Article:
A popular athlete surprised a fan with a rose corsage and slow-dance on NBC’s The Tonight Show Starring Jimmy Fallon on May 17.
The high-profile exposure came one day after the Tim Tebow Foundation (TTF) apologized to the Society of American Florists’ about negative references to flowers in its Prom With A Purpose efforts and promised to reconsider its 2018 approach.
Prom With A Purpose is a fundraiser for high schools to use their prom to benefit TTF’s Night to Shine, which provides a prom experience for people with special needs ages 14 and older. The annual event is held the weekend before Mother’s Day.
“In the spirit of giving, prom-goers are encouraged to go #BeyondTheRoses and give up their corsage or boutonniere for an official Prom With A Purpose wristband,” read a TTF email to a high school principal in upstate New York. The organization’s website asks prom-goers to: “Simply give up your corsage and go #BeyondtheRoses.”
As a watchdog for the industry, SAF asked the foundation to reconsider the negative references to flowers in its efforts. Jenny Stanley, TTF’s marketing, communications, and events executive, responded: “We sincerely apologize for any realized or potential unintended impact that our Prom With A Purpose campaign has had on you personally or on anyone in the floral industry. As you probably know, our intention was simply to challenge youth to think big and create even greater purpose during the prom season.” A day after receiving that response, Tebow talked about the Night to Shine program on The Tonight Show.
“You’ve never been to prom? That means you’ve never given a date one of these,” Fallon said to Tebow, handing him a rose corsage to give fan Judy Adams who attended Night to Shine in New York.
Tebow invited Judy on stage for a dance, and gave her the corsage to wear.
In its message to TFF, SAF included the following points:
“Florists are concerned when their products are negatively singled out. They understand that Prom With a Purpose is a worthy cause but hopes you will eliminate the reference to flowers in your fundraising efforts.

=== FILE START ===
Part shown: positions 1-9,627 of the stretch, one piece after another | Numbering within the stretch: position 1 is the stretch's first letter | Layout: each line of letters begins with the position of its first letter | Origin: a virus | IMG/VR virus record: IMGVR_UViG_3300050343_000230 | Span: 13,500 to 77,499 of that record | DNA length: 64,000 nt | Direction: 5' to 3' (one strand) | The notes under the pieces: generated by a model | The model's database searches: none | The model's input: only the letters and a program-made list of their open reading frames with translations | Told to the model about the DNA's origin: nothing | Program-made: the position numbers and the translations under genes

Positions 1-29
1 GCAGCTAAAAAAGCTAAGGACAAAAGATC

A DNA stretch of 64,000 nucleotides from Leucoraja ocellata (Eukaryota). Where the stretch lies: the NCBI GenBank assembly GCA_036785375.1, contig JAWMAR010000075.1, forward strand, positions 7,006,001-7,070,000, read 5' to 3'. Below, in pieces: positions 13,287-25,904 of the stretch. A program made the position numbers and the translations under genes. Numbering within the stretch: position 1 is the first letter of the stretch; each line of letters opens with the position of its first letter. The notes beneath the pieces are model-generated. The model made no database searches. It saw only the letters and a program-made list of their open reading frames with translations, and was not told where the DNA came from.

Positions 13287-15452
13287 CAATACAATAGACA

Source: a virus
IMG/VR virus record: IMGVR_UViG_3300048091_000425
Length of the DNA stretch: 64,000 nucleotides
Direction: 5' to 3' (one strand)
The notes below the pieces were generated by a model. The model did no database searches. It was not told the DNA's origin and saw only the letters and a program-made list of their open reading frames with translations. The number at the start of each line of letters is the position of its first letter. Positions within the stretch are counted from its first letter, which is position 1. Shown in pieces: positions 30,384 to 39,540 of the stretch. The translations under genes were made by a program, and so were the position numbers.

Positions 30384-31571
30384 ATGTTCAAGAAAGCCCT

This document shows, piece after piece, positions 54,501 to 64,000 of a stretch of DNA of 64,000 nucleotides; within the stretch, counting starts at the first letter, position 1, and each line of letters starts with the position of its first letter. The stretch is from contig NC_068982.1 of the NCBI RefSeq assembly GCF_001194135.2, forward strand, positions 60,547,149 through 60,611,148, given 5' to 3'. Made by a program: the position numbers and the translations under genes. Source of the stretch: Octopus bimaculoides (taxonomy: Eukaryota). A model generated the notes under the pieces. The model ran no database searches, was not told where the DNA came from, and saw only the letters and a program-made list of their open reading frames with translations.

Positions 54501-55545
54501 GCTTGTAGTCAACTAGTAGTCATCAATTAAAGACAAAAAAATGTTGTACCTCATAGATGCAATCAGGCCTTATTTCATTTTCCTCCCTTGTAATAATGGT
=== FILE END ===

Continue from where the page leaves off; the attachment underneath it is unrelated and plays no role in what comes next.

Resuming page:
As you know, prom is a major rite of passage for teens. The wearing of corsages and boutonnières plays a big and memorable role in setting the mood for the celebration, and adds aesthetic beauty to prom attire for pictures and memories of the night. In fact, the images on your website — featuring prom-goers that benefit from your foundation’s efforts — showcase boutonnieres and corsages as part of their prom attire.
Rather than promoting your cause at the expense of local floral businesses, why not promote your wristbands for students to wear during the whole spring prom season, rather than just prom night? Why do they need to make the choice between supporting a great cause or completing their first formal occasion with floral accents to their attire?
In addition to reaching out to schools, have you ever considered reaching out to local florists to ask them to help promote your cause and sell wristbands along with the corsages and boutonnieres that they sell? They are working directly with prom-goers and their parents, so have a direct line to your target audiences.”
The full response from Stanley is below:
“We sincerely apologize for any realized or potential unintended impact that our Prom With A Purpose campaign has had on you personally or on anyone in the floral industry. As you probably know, our intention was simply to challenge youth to think big and create even greater purpose during the prom season.
Our heart for the Prom With a Purpose program is to involve high school students in celebrating and honoring people with special needs by raising funds to send them to Night to Shine, an unforgettable prom experience held around the world on the Friday before Valentine’s Day each year.
We really do appreciate you sharing your concerns in the marketing associated with our program this season and we will undoubtedly consider your feedback as we plan for Prom with a Purpose 2018.
We also felt it was important to share with you that this year alone, the Tim Tebow Foundation sponsored 375 Night to Shine host churches around the world. As part of our sponsorship of the worldwide movement, we require each host church to supply a corsage or boutonniere for every honored guest, which this year totaled 75,000 people with special needs. In addition to that, every honored guest had a “buddy” assigned to them and many of them wore a corsage or boutonniere as well.”